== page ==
As the game claims another victim, the lights dim and Data steps off the turbolift. He points a palm beacon at each of the crew and triggers a strobe pattern. This breaks the game’s hold on them. Released from Etana’s influence, they seize the Ktarian ship in a tractor beam. Data explains to his stunned comrades that Wesley repaired him, his subsequent flight through the ship as much a diversion as anything else. Workstations throughout the ship have been programmed to emit the same strobe pattern as the beacon, freeing most of the crew with medical teams sent to aid the rest. Later, Wesley bids Robin a fond farewell and heads for the transporter room to return to the Academy.
This is an episode that I tend to remember as being pretty cheesy only to be surprised at how much I actually enjoy it when I actually watched the thing. Though to be sure, there is definitely some cheese to be had. Some of that comes from the portrayal of the game itself, which has been memorably described by Jonathan Frakes as “a tuba on a checkerboard”. But it gets the job done. After all, as any gamer will tell you, sometimes the simplest games are the most addictive. And of course, the entire concept of “the Enterprise almost gets taken over because the crew gets hooked on a video game” does have an undeniable element of “old man yells at cloud” to it.
Despite that, the writing staff on average wasn’t particularly old. Braga himself was still in his twenties, and Bronson (whose ‘Tetris’ habit reportedly served as an inspiration for the episode) was barely north of forty. That being said, I’d be lying if I told you I never stayed up a little too late or put off working on something just so I get squeeze in “one more mission” in ‘Grand Theft Auto’ or “get to the next save point” in ‘Metroid’, so maybe I should just stop saying words.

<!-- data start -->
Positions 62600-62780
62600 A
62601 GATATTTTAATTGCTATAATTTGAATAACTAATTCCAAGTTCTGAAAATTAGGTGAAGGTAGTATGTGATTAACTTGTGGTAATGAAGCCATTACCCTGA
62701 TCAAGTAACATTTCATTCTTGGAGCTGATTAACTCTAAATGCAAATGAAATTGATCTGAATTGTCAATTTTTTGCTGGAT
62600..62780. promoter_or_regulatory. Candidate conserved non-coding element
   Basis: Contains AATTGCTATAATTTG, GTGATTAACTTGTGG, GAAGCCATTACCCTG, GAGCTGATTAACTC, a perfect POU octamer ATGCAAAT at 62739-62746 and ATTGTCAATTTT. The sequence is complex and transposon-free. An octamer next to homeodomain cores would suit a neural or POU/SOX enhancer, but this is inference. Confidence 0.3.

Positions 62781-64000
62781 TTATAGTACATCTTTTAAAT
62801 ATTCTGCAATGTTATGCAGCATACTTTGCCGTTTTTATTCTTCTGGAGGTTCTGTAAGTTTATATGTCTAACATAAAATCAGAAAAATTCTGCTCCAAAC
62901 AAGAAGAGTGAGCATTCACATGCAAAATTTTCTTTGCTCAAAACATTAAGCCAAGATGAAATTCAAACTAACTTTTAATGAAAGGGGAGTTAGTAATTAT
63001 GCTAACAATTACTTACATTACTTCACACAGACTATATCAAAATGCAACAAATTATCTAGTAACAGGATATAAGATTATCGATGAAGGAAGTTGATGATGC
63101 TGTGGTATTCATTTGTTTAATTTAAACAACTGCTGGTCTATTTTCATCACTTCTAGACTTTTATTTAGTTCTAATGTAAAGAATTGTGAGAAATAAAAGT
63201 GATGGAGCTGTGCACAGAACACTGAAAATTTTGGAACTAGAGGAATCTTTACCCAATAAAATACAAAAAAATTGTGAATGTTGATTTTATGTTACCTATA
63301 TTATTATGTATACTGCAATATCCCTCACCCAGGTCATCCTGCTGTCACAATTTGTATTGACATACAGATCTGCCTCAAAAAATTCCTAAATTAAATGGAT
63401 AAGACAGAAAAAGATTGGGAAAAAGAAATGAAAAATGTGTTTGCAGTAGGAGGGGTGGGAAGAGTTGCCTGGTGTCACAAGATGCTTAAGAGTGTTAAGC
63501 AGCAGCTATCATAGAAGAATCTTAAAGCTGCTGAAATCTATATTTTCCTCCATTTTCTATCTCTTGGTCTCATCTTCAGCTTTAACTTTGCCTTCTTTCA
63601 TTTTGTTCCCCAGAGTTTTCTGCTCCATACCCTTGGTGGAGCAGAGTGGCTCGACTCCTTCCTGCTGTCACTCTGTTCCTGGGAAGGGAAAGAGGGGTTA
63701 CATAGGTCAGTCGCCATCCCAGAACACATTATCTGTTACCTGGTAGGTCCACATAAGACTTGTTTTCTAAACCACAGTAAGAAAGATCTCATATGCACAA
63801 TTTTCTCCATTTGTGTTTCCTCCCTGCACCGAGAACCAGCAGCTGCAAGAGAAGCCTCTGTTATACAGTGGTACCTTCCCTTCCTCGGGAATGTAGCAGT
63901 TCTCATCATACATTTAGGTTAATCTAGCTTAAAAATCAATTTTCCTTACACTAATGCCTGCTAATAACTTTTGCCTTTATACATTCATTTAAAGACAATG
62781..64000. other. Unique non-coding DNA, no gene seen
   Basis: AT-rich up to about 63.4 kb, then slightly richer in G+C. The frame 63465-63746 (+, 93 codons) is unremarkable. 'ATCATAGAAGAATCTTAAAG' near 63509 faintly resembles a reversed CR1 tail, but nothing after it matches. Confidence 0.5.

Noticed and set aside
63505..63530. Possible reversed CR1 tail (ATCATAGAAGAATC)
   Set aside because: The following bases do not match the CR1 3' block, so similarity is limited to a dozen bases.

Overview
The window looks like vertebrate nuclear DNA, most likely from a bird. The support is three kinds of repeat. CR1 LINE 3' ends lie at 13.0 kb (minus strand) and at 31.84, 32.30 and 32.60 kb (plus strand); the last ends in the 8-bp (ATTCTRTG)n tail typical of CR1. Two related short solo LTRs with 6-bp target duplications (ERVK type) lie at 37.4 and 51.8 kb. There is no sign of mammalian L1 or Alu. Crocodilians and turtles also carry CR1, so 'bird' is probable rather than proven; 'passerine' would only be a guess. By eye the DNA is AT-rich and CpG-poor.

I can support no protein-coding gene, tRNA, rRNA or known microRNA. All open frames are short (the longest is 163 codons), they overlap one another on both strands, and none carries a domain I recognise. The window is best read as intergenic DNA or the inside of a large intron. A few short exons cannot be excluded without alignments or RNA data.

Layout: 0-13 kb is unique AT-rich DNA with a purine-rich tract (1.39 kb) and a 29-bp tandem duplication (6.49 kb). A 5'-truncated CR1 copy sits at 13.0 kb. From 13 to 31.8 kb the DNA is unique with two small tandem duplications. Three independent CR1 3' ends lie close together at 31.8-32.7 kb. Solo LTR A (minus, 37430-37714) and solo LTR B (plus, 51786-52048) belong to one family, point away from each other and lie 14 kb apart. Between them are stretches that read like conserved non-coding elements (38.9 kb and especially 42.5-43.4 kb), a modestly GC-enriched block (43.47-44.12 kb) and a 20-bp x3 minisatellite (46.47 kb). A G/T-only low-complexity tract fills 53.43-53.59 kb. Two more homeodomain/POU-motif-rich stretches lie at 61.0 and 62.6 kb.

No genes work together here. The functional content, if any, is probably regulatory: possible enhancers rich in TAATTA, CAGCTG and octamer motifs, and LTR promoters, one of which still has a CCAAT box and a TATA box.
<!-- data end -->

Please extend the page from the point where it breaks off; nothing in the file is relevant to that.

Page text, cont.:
As for the episode itself, it’s fun. There’s not much to it beyond that. It all feels fairly low-stakes until last fifteen minutes or so when the threat of the game becomes apparent, but that’s not a bad thing. Sometimes it’s nice to have a lower-key episode that’s more about Wesley coming home for a visit and meeting a girl than an existential threat to the Federation, you know?
And speaking of meeting a girl, Robin is definitely one of the highlights of the episode. In fact, her return (following a fleeting appearance in ‘Darmok’ a few episodes prior) may be the most notable thing about the episode, as she’s played by a then-unknown Ashley Judd. Unfortunately, it’s also her last appearance, though at least one other was written and abandoned. No doubt that’s at least partly thanks to the fact that Judd’s film career started taking off soon after this episode aired, but it’s a shame nonetheless. Judd gives a tremendously memorable performance as an instantly likeable character. And if you do want more Robin Lefler in your life (And who could blame you?), she has appeared in a number of tie-in novels over the years, most prominently as a major character in Peter David’s ‘Star Trek: New Frontier’ series. If you haven’t read those, do yourself a favor and track them down.
What did you think of The Game’? Let me know in the comments, and as always, make sure to check back in two weeks for the next ‘Final Frontier Friday’!